Epstein-Barr Vaccine Trial Underway

Recent research reveals how this virus may contribute to multiple sclerosis

Epstein-Barr Vaccine Trial Underway
Harvard researchers have published findings that suggest Epstein-Barr virus, a member of the herpes virus family, is a likely cause for multiple sclerosis.(Saiful52/Shutterstock)
Most of us will be infected with the Epstein-Barr virus (EBV) during our lives. Researchers recently claimed that the virus causes multiple sclerosis (MS), and Moderna has already started an mRNA vaccine trial. At the same time, another recent study explores therapeutic avenues for treating the virus.
A team led by scientists at Harvard T.H. Chan School of Public Health recently published research in Science that says EBV, a member of the herpes virus family, is likely the cause for multiple sclerosis (MS).
Because EBV can’t be prevented, the researchers say a vaccine could be the answer. On Jan. 5, Moderna announced it was trialing a vaccine for EBV. It uses mRNA technology, which was first used in the COVID-19 vaccines. The research is known as the Eclipse trial. The Harvard study was released Jan. 13.

The Epstein-Barr–MS Link

You can catch EBV most commonly from saliva. It can lead to infectious mononucleosis, or mono, which has also been dubbed the “kissing disease.”
About 2.8 million people globally have MS, and there's no cure. About 90 percent of people in the world test positive for EBV, though most people don’t have any effects.
Harvard-led authors say the notion that EBV causes MS has been looked at for several years. This was the first study that showed evidence of not just a link, but a cause.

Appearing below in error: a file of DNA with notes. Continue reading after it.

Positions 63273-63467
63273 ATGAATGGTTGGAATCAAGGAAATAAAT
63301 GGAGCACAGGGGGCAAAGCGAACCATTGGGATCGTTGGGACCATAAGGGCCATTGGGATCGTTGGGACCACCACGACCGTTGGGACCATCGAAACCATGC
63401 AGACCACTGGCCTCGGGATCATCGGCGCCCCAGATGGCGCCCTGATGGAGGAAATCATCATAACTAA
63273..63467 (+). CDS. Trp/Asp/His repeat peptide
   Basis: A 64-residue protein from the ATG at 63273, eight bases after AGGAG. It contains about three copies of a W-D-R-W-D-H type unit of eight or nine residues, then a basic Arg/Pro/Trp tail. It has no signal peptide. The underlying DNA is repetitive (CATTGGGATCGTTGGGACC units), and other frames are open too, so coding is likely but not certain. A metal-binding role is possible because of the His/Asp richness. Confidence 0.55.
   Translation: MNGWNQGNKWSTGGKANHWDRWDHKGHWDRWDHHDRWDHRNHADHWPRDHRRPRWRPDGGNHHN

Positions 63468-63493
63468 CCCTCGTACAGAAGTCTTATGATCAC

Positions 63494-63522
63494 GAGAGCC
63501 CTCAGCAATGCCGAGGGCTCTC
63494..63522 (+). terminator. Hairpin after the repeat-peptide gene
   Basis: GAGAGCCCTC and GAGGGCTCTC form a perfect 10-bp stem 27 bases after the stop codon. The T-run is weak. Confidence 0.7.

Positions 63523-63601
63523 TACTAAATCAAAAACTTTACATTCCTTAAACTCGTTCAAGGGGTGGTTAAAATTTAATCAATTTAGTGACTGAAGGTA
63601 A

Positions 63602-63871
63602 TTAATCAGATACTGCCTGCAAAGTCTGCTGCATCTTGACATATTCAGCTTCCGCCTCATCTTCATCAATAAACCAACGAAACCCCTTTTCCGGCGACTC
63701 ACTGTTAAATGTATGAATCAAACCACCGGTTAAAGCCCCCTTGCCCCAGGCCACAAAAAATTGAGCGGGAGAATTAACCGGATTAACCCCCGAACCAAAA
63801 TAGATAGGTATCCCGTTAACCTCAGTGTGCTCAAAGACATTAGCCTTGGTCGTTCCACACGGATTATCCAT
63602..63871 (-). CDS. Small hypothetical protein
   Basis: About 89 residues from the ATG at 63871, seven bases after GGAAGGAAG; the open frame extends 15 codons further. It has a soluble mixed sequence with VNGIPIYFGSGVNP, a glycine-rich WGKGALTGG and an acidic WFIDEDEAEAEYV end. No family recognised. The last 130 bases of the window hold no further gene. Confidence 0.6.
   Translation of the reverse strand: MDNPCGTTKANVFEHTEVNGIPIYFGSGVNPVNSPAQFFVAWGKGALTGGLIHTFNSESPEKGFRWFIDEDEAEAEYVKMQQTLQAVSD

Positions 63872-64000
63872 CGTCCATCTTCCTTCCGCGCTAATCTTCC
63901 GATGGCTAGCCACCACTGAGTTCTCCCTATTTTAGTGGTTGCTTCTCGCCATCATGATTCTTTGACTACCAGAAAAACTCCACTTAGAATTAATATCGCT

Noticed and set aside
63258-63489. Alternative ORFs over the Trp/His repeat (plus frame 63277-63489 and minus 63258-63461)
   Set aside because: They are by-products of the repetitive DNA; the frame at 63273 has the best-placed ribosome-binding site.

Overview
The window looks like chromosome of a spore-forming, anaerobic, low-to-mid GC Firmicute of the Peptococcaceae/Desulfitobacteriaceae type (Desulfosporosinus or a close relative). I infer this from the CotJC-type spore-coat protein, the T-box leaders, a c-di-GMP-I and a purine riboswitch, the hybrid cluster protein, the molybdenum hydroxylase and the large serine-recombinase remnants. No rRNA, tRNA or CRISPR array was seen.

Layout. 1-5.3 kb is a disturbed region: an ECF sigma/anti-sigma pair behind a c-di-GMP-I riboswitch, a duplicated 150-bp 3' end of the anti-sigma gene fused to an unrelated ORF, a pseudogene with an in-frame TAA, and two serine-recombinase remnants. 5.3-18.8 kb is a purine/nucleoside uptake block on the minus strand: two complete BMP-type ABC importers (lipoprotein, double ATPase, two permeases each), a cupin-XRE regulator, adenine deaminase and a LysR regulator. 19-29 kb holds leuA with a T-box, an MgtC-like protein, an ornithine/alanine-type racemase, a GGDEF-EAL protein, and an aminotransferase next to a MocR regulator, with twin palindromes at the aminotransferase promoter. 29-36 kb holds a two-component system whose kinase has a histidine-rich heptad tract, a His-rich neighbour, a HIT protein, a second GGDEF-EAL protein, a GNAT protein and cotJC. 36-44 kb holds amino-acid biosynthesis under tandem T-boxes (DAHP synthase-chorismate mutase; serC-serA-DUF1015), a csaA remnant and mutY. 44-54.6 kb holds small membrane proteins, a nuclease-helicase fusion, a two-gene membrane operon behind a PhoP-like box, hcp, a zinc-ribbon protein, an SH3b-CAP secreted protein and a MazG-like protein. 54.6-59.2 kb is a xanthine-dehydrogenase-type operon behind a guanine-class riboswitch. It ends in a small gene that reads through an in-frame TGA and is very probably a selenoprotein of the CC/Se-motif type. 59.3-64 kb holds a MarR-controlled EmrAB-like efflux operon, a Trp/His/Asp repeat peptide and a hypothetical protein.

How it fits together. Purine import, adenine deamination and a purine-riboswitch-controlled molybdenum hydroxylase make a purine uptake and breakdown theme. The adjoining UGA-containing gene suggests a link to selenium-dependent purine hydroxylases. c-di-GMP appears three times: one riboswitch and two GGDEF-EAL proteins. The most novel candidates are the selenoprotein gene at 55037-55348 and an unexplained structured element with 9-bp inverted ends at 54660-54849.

“This is a big step because it suggests that most MS cases could be prevented by stopping EBV infection, and that targeting EBV could lead to the discovery of a cure for MS,” Alberto Ascherio, professor of epidemiology and nutrition at Harvard Chan School and senior author, said in a statement.

They say the onset of MS symptoms doesn't start until about 10 years after a person gets EBV.

To explore the connection, they looked at more than 10 million active U.S. military personnel. Of them, 955 were diagnosed with MS while serving.

They found that a person's risk for MS went up 32 times after getting EBV, but the risk didn’t change after a person got other viruses. They say the findings can’t be explained by other known risk factors for MS, leading them to believe EBV is the cause.

EBV Therapeutics Explored

Research out of The Wistar Institute published on Jan. 17 suggests there could be a new pathway to create therapeutics targeting EBV.

Their research highlights the EBV genome folds—that is, how it expresses itself and causes disease.

They used a modified DNA sequencing technique to explore the folding and pinpointed two cellular proteins—CTFC and PARP1—that are important to the process, Italo Tempera, associate professor at The Wistar Institute, said in a statement. Because drugs exist to target the proteins, Tempera said they may be able to interact with the folding.

“That means we can interfere in the way in which the EBV viral genome is functioning,” he said.

This past summer, two studies indicated that EBV reactivation could be tied to long COVID symptoms and severe COVID-19 disease.
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